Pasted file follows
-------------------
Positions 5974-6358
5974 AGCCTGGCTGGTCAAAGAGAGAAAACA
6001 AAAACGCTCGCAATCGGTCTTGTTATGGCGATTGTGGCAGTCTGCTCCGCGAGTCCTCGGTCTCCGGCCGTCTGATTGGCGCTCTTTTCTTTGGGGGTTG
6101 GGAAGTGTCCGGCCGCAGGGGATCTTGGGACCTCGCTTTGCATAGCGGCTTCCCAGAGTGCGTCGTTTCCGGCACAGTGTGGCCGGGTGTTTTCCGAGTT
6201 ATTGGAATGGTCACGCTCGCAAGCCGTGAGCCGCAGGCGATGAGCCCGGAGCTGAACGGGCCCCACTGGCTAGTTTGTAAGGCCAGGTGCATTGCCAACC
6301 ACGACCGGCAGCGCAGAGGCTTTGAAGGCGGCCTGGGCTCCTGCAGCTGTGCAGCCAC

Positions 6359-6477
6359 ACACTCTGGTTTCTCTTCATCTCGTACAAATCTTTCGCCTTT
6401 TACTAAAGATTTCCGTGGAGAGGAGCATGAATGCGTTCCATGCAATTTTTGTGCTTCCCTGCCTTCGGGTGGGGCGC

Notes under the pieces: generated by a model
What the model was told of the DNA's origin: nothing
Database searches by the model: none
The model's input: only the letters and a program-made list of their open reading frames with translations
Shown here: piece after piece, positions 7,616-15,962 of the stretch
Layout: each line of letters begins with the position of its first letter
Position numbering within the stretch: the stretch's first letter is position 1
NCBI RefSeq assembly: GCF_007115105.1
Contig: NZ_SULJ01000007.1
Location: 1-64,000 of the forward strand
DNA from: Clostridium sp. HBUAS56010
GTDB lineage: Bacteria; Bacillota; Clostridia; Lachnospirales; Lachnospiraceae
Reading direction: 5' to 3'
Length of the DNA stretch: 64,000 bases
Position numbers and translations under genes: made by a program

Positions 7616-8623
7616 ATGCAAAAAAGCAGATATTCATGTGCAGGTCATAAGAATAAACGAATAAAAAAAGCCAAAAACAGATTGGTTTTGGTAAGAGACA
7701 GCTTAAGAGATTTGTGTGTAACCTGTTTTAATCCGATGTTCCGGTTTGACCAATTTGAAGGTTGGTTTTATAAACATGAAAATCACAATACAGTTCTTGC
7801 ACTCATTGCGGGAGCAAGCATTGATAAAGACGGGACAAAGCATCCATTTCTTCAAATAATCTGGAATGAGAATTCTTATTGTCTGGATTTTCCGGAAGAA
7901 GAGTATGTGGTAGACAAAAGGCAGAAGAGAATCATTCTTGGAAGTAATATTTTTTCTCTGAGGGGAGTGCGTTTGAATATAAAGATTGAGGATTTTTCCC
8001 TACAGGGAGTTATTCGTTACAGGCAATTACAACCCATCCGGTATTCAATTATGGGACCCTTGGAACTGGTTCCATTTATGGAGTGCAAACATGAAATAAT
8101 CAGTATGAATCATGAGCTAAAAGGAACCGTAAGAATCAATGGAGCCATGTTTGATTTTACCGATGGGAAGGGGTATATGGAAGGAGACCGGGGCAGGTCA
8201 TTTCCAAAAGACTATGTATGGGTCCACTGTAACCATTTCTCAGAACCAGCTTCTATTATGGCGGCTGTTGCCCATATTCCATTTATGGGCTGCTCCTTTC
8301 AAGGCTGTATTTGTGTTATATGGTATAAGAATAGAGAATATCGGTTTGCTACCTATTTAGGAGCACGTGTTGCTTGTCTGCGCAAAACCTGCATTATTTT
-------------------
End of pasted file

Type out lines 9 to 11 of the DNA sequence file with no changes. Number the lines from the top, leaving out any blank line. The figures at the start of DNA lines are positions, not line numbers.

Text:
6401 TACTAAAGATTTCCGTGGAGAGGAGCATGAATGCGTTCCATGCAATTTTTGTGCTTCCCTGCCTTCGGGTGGGGCGC

Notes under the pieces: generated by a model
What the model was told of the DNA's origin: nothing